The NY Spring Training Double Standard

(The following is being syndicated from An A-Blog for A-Rod)

Lost in all the talk about Ivan Nova‘s command, Andy Pettitte‘s return, and Michael Pineda‘s velocity is the rather pedestrian spring being had by another Yankee starting pitcher.  This pitcher has made only 4 official starts this spring and in those 4 starts has thrown 14.0 total innings.  In those 14 innings, he has allowed 7 earned runs on 19 combined hits and walks while striking only 10.  As a back-of-the-rotation candidate, these numbers could be acceptable.  For a guy being paid top dollar who is expected to anchor the starting rotation of the New York Yankees they are hardly encouraging and yet there hasn’t been a peep from anybody in the media about him or his performance this spring.

As you probably guessed, the pitcher in question here is CC Sabathia.  CC has reached almost Mo-like levels of media non-coverage this spring, as the only time his name has been mentioned is on the days he’s scheduled to pitch. … Click here to read the rest

The Importance Of Spring Training

(The following is being syndicated from An A-Blog for A-Rod)

No one needs to be reminded of how unimportant Spring Training stats are (but if you did, there’s another reminder).  But what about the overall format of Spring Training itself?  It’s structured such that players are eased into full-scale baseball activities, but how much do they really need that structure?  Every player is different and needs to do different things to get themselves into full game shape.  Some guys need lots of time in the cage and on the field to get right and some like Mo seem to be able to roll out of bed and be at the top of their game.  There are some Yankee regulars that have missed significant amounts of time with injuries this spring, and thus find themselves well behind the typical Spring Training schedule.  None are expected to miss Opening Day, but when you consider the sport being played it’s worth asking how effective they can be without a full spring routine under their belt.… Click here to read the rest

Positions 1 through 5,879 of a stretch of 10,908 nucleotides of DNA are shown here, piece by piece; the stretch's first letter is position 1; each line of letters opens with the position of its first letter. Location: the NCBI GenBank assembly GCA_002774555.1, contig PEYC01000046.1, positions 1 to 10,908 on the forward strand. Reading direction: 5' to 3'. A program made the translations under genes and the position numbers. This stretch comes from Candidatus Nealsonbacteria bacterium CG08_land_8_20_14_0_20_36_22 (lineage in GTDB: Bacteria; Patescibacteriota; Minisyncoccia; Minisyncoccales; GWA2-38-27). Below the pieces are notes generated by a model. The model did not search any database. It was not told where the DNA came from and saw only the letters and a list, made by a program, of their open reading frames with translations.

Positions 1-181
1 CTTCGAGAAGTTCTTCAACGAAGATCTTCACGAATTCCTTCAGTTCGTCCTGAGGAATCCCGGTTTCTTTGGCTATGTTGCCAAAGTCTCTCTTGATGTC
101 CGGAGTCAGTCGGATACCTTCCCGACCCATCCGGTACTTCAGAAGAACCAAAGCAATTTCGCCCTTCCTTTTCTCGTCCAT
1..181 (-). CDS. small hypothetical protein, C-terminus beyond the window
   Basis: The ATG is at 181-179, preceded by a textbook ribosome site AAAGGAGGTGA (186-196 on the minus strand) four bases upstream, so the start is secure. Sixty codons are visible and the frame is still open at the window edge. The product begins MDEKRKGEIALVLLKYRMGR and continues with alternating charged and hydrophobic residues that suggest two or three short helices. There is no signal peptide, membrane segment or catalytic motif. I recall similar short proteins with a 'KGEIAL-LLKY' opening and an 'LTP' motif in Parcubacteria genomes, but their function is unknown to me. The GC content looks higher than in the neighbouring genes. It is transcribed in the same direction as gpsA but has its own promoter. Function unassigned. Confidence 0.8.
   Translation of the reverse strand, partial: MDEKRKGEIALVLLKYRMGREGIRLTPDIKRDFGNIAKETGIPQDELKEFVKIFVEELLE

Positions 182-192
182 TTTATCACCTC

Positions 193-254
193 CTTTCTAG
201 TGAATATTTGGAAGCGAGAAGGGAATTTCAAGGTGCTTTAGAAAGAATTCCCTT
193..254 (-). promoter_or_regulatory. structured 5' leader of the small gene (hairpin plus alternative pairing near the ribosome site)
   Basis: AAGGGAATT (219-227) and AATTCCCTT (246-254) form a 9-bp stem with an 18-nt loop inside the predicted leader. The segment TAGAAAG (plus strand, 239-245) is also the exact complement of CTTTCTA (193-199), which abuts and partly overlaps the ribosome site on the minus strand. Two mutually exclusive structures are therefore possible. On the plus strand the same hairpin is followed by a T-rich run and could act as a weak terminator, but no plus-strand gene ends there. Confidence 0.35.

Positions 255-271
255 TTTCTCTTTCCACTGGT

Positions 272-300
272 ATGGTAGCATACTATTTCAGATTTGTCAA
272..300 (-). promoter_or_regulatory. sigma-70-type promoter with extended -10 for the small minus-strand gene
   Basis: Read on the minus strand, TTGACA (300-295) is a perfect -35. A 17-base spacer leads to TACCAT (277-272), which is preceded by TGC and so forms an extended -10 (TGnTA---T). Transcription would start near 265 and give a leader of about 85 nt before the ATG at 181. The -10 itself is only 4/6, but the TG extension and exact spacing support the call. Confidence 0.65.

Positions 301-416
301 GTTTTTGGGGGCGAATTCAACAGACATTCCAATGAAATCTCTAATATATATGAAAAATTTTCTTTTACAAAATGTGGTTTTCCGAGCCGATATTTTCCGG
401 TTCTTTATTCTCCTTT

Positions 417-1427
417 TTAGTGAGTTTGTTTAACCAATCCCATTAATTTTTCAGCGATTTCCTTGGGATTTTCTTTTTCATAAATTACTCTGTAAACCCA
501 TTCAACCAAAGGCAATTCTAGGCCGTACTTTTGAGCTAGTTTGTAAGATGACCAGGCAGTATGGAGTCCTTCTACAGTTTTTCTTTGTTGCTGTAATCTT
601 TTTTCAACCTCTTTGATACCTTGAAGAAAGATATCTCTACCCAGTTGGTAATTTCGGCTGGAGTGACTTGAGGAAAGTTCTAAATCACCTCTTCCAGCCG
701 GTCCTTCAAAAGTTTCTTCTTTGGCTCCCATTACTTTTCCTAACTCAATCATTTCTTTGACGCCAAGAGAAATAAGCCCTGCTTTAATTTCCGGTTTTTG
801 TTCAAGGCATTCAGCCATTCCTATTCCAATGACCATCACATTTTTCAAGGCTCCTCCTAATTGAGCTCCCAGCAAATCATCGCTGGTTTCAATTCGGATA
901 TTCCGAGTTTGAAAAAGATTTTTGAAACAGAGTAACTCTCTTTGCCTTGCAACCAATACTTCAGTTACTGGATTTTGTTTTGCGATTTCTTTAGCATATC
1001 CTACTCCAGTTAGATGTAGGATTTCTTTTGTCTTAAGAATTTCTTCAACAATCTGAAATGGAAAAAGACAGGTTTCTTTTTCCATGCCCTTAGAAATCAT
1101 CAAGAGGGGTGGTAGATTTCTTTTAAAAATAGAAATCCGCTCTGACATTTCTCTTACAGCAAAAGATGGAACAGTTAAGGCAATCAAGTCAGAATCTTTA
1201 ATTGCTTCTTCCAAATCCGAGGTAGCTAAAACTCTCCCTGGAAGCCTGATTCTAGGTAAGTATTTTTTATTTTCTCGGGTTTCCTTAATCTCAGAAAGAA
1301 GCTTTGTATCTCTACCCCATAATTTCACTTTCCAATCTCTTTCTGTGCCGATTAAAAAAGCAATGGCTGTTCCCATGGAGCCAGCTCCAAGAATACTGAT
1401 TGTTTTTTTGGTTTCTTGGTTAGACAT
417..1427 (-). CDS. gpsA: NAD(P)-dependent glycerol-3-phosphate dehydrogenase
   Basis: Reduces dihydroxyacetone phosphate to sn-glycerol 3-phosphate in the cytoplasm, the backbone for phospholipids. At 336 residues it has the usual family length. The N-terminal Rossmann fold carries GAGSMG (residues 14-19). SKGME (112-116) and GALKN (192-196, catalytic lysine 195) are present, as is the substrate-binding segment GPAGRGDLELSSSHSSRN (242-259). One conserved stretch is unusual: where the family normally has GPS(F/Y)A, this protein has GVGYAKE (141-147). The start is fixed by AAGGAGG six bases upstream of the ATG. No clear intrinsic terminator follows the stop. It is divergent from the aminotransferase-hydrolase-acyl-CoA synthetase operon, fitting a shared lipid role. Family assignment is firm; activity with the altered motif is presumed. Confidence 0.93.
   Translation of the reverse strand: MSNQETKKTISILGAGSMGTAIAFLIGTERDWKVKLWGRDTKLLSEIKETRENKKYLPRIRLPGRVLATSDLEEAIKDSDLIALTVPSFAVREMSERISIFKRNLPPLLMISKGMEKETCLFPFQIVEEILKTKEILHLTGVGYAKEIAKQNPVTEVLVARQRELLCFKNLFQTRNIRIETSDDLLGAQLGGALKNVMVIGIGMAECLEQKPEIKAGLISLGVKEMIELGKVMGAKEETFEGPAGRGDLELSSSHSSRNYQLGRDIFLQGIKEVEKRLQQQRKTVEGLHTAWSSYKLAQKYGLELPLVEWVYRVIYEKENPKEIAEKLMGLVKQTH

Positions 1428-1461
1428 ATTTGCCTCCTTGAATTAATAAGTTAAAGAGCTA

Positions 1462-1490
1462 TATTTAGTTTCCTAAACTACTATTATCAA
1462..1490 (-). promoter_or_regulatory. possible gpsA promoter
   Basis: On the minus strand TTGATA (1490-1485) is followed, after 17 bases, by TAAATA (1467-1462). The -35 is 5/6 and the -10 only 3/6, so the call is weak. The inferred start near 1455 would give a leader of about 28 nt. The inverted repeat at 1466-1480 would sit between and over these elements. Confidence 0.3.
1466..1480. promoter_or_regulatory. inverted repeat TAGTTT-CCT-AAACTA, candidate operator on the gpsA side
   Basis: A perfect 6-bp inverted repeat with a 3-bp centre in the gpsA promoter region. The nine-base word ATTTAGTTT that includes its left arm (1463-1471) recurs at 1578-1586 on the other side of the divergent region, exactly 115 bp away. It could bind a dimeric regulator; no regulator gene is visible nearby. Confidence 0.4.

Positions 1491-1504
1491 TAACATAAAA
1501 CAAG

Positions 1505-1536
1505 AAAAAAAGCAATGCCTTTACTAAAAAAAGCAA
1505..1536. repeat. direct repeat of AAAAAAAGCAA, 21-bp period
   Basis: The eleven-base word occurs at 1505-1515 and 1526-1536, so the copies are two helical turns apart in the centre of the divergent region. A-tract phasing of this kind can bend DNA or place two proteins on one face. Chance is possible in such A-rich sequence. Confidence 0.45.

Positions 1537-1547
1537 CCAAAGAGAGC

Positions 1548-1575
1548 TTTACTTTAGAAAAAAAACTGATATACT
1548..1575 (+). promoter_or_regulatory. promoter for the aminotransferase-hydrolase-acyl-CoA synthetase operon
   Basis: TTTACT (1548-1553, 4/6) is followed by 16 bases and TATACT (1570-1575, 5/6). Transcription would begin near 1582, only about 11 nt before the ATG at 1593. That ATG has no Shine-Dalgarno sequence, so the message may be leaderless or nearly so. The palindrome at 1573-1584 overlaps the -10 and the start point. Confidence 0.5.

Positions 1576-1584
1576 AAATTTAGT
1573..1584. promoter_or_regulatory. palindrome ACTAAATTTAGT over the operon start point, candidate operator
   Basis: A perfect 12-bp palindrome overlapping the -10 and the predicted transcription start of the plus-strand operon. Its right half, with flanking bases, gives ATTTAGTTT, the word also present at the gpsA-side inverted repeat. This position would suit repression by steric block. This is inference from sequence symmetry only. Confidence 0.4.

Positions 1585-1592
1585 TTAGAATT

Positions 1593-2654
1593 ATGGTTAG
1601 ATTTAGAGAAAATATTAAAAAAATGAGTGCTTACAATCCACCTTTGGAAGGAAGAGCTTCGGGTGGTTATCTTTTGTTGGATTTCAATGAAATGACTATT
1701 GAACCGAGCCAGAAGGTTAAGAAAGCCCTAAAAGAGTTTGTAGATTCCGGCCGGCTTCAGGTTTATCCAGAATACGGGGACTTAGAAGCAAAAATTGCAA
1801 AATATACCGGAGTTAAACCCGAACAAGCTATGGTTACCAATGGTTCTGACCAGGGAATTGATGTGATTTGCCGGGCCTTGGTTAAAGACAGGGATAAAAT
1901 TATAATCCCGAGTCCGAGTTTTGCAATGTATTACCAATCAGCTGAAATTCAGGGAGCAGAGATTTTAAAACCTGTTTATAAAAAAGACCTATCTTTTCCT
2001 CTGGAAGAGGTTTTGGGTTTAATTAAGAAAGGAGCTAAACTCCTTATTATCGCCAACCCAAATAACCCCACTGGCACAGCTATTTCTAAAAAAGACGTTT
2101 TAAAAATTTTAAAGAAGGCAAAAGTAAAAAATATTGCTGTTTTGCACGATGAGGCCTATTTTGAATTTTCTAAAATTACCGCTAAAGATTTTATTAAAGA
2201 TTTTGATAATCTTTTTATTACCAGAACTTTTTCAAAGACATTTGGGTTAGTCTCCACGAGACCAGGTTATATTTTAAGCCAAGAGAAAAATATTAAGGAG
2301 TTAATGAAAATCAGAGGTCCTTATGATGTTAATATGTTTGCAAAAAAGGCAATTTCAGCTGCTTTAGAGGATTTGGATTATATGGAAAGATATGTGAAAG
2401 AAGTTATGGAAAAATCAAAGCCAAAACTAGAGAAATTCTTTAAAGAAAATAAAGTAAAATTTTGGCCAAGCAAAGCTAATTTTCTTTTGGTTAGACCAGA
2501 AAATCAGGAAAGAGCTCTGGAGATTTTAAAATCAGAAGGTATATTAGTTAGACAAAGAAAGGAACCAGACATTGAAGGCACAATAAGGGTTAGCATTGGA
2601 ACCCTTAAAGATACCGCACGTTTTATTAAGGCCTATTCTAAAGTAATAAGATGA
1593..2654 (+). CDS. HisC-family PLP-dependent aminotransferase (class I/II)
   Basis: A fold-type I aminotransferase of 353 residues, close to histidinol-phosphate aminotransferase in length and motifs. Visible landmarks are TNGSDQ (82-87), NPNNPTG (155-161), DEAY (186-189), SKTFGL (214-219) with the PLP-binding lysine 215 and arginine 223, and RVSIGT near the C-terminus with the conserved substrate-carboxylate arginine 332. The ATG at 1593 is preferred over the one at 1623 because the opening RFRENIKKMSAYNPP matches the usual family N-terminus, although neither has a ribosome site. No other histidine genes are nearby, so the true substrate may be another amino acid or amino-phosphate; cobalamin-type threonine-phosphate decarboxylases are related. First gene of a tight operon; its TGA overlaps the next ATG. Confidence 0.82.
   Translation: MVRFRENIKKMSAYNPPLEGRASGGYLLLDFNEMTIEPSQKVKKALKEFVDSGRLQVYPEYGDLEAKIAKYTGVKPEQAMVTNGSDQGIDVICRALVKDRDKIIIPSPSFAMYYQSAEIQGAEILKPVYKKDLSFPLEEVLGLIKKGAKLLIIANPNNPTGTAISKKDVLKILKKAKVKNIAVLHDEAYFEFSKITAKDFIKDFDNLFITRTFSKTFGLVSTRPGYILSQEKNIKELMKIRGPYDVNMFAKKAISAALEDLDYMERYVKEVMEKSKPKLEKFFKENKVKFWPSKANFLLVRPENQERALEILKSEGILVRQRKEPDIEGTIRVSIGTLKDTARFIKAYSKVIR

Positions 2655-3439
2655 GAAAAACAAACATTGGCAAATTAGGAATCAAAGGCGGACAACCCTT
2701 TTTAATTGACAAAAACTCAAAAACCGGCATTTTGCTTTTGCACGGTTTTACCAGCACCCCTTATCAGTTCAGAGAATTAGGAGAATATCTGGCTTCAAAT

Spring Training Stock Market: Stock Down

(The following is being syndicated from An A-Blog for A-Rod)

We covered the guys off to good starts on Tuesday.  Today it’s the other side of the coin.  Here are the guys who aren’t exactly lighting the world on fire in camp over the first 2+ weeks.

Raul Ibanez– Ibanez was the Yankees’ lefty DH option of choice this offseason, and so far they are giving him a serious test drive to see what they can get out of him.  Ibanez has been in the lineup at DH, LF, and RF, and currently leads the team with 24 plate appearances.  Unfortunately, he only has 2 hits in those 24 PA (1-17 vs. RHP), with no walks and 5 strikeouts to boot (4 of them vs. RHP).  He’s also looked shaky in the outfield, making one error already and reminding us to not take Gardner and Swisher’s defensive value in the corners for granted.  As a 39-year-old player, it’s reasonable to expect Ibanez to need a little more time to get into a groove, and he certainly shouldn’t be written off based on 20ish PA. … Click here to read the rest

Don’t Worry, A .650 is Just Fine

Alex Rodriguez has started this spring on fire but less can be said of his offensive counterparts.

A 1-0 loss to the Red Sox? A pitchers duel between a pair of talented young starting pitchers, one on each side of the legendary rivalry? Under normal circumstances last night’s game in Tampa would have been a dagger to the heart of Yankees fans. But of the course the game was played in Tampa and had no bearing on American League Eastern division standings. The Yankees, 5-7 and near the bottom of the Grapefruit League, started Doug Bernier at shortstop. The Red Sox, a much better 7-2, played Alex Hassan in left. The game didn’t matter – or rather, the story of the night was Ivan Nova’s performance rather than his team’s loss. It’s as it should be and as it always will be. Baseball fans just don’t care who wins and loses in March.

Yet as little as we care about the wins and losses, as many times as we hear that nothing that happens between now and Opening Day really matters in the grand scheme of things, it’s tough to ignore abject failure.… Click here to read the rest

Spring Training Stock Market: Stock Up

(The following is being syndicated from An A-Blog for A-Rod)